My passion has always been centered around addressing the root cause of sexual violence. Whether I’m advocating for someone who has experienced a sexual assault by an intimate partner, molestation by a family member or family acquaintance, or someone who’s been trafficked, I recognize the root cause of that violence is the same – a culture with deeply embedded beliefs and blind acceptance of violence against women.
I came to this conclusion after years of searching for the answer to the age old question, why do bad things happen to good people? I looked around me at all of these wonderful and intelligent people in my corner. These people wanted great things to happen in my life, yet even some of them said things which hurt me and caused me to blame myself for what happened to me.
Why is the act of supporting victims of sexual violence still so hard for people? The obvious answer I find many people gravitate to is that people simply don’t care, but that couldn’t be further from the truth. I haven’t spoken with anyone who has supported the idea that certain individuals have a right to rape another being. In actuality, the issue of supporting victims stems from lack of knowledge and understanding of the problem.
For most people our understanding of sexual violence is incredibly narrow. This is exactly how [rape] culture needs it to be. Let’s be frank, no one can solve a problem if they don’t see one exists in the first place.
When I give talks on sexual violence in schools and communities I typically start by assuring we are all on the same page. Not only does this mean I give a brief overview of where the talk is going to go, but I want to make sure no one is getting lost in their own minds, with their own definitions and their own experiences.
So let’s start there; When I say “Last night, Jamie was raped” what comes to your mind? Who is Jamie? What gender is Jamie? How old is Jamie? What exactly happened to Jamie? Who did this to Jamie? What is the relationship between Jamie and whoever did this to Jamie? If you want to go even further, what race is Jamie and the person/people who did this?
For most people, Jamie is a young woman who was physically and violently attacked by a man she barely knew. I say most because we all have our own experiences and our own level of understanding when it comes to sexual violence, but that’s exactly the point. In the above scenario Jamie can be anyone, and the offender can be anyone. So it begs the question, why do most people conclude completely different scenarios?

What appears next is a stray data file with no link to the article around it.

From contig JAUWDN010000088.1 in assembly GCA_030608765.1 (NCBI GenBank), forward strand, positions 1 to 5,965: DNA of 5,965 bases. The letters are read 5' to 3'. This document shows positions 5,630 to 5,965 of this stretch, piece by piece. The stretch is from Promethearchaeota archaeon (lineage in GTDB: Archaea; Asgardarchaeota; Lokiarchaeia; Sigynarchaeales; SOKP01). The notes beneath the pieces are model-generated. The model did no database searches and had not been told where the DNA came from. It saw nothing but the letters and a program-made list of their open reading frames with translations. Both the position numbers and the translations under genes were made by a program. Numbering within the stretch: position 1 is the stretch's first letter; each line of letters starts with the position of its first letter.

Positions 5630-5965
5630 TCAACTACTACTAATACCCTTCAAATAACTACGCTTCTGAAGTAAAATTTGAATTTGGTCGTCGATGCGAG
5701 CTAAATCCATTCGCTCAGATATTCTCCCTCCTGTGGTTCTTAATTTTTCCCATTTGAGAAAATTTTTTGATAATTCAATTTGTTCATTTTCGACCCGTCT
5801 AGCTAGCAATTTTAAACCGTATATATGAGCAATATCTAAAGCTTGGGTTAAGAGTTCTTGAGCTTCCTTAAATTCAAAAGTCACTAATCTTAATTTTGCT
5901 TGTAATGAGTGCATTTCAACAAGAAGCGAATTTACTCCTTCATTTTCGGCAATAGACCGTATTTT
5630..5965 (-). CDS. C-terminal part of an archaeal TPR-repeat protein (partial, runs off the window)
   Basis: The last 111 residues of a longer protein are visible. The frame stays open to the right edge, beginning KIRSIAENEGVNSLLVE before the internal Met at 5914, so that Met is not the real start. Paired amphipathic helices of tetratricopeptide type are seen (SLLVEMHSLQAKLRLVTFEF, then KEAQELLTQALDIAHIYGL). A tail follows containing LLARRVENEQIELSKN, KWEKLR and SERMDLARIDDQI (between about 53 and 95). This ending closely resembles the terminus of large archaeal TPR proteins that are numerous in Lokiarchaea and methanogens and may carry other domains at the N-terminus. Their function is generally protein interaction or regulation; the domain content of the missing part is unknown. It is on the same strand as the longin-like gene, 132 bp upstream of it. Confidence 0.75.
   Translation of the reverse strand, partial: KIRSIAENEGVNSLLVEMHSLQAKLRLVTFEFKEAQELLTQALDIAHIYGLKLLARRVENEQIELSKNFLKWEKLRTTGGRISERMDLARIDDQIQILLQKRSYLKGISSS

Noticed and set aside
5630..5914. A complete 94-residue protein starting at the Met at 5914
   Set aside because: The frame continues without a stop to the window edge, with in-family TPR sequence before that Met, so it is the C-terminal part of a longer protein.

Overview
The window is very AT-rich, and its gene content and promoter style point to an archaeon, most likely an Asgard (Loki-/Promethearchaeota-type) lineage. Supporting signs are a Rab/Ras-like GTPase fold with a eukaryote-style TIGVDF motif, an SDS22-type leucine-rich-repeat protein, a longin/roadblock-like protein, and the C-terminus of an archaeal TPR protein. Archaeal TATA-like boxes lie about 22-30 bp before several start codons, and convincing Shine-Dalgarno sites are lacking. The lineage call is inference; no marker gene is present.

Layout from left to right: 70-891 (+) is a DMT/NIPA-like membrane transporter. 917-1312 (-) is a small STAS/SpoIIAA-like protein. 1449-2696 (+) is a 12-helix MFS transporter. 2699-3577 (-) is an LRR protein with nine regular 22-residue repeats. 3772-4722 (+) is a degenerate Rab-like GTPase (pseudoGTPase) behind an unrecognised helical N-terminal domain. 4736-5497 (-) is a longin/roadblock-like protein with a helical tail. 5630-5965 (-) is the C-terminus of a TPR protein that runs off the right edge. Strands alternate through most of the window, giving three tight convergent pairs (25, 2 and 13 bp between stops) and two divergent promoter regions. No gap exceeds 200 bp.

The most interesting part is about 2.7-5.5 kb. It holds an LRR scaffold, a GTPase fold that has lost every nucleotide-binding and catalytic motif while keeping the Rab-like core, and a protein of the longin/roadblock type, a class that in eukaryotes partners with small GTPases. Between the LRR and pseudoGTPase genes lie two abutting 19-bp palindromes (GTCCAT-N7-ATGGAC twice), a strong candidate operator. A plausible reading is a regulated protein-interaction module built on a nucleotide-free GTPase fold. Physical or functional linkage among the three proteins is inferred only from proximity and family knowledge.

More importantly, how does the way we fill in the blanks impact our ability to respond in a supportive, authentic and helpful manner to victims of sexual violence?
What I have learned is that in order to eradicate human trafficking, sexual assault, pornography, molestation, child abuse, etc. we have to first have the realization that these issues are mingled together. One cannot end human trafficking without also ending the attitudes that allow sexual assault to happen.
What is the difference in attitudes one has when buying a person for sexual gratification v. sexually assaulting someone without giving money to do so?
The other day I was talking with someone about this and they said, “but… human trafficking is different than sexual violence. isn’t it?” of course this happened after my first read through of the first draft of this post which made me rethink writing it, ha! I asked them to really think about the attitudes that one has when they buy a human verses when they sexually violate them without transferring money.
The answer is, nothing. The attitude stems from a place of selfishness and a belief that one has a right to another person’s body. The vessel that attitude takes to get to where it wants may look differently, but inherently it stems from the same place.
The impact of trauma is the only thing that truly differs in our response to the various forms of sexual violence. Meaning, the victim/survivor of violence gets to tell us as advocates what they need. We [advocates] recognize that different forms of sexual violence have the potential to impact people in different ways, but it isn’t just the form of sexual violence that matters.
For instance, you may meet a victim/survivor of sex trafficking who appears to be handling the situation very well and “moving on” with their life quickly – and perhaps they truly are. Whereas you may meet a victim/survivor of a one time sexual assault by a family member who is continuously seeking mental health therapy and struggling severely.
Our goal as advocates is to meet each victim/survivor where they are and recognize that the trauma definition doesn’t map out the road to healing.
Human trafficking/sex trafficking is a form of sexual violence. It requires a different response than many other forms, but is very similar to the way we help victim/survivors of stalking. With that in mind, I think this truly opens up our capacity as advocates and freedom fighters to really see an end to this travesty.
So tell me, who is your Jamie?
Until next time,